The disappointing Windows Vista has had the plug pulled ten years after it was launched.
The unpopular successor to Windows XP received criticism for its performance issues and often didn’t play nicely with customers’ peripherals.
“Microsoft has provided support for Windows Vista for the past 10 years, but the time has come for us, along with our hardware and software partners, to invest our resources towards more recent technologies so that we can continue to deliver great new experiences,” Microsoft said recently.
According to NetMarketShare, Vista runs on 0.78% of machines so in reality very few people will be affected. This is compared to Windows XP 8% market share that had its support cut three years ago.
Users can still use Windows Vista but it is strongly recommended that you upgrade as security updates are no longer available.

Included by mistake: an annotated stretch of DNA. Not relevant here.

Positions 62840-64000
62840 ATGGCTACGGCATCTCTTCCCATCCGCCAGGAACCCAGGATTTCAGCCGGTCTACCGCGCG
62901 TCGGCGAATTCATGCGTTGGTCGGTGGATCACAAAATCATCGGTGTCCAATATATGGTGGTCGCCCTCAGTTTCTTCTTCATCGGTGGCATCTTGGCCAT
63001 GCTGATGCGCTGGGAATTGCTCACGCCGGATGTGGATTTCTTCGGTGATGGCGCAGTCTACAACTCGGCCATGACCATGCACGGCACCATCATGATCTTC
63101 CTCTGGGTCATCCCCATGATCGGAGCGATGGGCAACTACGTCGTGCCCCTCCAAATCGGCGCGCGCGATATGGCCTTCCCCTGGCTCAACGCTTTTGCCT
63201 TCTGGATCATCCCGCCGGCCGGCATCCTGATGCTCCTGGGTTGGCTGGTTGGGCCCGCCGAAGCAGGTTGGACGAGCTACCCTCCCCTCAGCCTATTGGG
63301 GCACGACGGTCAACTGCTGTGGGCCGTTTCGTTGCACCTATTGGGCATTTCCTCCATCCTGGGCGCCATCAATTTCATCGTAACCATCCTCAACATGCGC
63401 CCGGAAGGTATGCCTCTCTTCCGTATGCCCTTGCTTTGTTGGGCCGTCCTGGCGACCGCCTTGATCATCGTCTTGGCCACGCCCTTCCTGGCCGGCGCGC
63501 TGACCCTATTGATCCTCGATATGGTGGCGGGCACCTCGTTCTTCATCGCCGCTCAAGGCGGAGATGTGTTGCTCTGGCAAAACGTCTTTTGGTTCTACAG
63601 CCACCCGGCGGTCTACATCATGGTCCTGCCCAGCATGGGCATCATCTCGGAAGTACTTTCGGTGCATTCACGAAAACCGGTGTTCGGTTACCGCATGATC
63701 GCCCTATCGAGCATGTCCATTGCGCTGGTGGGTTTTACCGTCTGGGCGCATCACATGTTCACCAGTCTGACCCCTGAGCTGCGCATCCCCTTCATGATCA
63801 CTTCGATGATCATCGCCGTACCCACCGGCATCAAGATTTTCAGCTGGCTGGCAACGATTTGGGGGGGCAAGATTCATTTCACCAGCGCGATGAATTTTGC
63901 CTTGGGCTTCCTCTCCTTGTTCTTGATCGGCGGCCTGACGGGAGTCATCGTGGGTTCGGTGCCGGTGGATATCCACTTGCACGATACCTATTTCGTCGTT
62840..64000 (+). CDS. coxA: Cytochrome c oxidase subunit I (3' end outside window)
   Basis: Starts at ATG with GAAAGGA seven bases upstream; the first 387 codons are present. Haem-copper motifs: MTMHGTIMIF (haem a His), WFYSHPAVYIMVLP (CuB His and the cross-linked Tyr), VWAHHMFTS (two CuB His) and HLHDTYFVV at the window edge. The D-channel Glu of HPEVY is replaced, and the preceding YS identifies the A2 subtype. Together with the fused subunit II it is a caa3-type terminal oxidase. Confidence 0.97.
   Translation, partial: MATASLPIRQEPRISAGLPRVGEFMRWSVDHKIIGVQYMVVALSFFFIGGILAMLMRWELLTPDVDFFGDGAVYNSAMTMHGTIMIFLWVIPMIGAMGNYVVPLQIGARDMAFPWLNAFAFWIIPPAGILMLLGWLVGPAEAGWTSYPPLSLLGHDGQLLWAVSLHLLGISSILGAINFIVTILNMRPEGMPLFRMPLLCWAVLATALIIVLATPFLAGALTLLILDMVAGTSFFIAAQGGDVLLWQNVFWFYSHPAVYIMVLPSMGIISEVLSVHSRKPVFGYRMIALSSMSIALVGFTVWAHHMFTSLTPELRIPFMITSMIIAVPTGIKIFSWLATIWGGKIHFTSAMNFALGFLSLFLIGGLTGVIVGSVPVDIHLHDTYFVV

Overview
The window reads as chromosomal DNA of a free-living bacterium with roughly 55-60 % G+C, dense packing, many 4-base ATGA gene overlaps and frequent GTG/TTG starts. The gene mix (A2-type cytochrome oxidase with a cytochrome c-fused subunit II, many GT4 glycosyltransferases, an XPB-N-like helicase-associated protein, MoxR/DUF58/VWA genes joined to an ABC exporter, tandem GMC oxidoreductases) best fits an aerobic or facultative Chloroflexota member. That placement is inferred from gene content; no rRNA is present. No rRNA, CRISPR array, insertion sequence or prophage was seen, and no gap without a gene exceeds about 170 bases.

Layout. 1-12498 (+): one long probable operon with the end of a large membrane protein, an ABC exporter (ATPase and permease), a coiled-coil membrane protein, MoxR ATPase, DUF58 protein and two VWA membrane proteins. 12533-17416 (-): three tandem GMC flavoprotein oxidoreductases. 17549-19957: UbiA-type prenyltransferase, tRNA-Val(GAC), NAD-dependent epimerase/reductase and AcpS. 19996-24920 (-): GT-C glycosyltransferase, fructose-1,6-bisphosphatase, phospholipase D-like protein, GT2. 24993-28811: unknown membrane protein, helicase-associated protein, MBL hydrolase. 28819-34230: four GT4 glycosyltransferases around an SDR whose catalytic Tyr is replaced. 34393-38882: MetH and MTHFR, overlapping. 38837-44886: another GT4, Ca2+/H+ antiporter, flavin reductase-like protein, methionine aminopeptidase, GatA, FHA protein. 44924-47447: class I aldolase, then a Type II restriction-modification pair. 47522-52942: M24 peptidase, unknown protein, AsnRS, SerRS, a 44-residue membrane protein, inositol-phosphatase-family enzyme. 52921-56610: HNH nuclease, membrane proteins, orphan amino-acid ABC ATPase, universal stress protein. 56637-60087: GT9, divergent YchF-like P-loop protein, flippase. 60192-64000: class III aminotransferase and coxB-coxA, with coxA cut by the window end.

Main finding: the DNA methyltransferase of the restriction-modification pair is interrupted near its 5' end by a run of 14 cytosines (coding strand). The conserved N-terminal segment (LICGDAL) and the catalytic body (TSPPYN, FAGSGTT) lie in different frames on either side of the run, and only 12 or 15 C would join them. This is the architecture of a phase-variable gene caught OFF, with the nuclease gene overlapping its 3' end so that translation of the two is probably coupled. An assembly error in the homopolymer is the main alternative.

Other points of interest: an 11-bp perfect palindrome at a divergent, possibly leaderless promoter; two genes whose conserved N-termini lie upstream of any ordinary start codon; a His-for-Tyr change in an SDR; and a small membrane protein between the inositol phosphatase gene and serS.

“Internet Explorer 9 is no longer supported, so if your Windows Vista PC is connected to the Internet and you use Internet Explorer 9 to surf the web, you might be exposing your PC to additional threats,” adds Microsoft.
Two years after its launch, then-Microsoft CEO Steve Ballmer admitted that it had a negative effect on the company.
“We got some uneven reception when [Vista] first launched in large part because we made some design decisions to improve security at the expense of compatibility,”.
“I don’t think from a word-of-mouth perspective we ever recovered from that.”
Microsoft moved on to Windows 7 in 2009.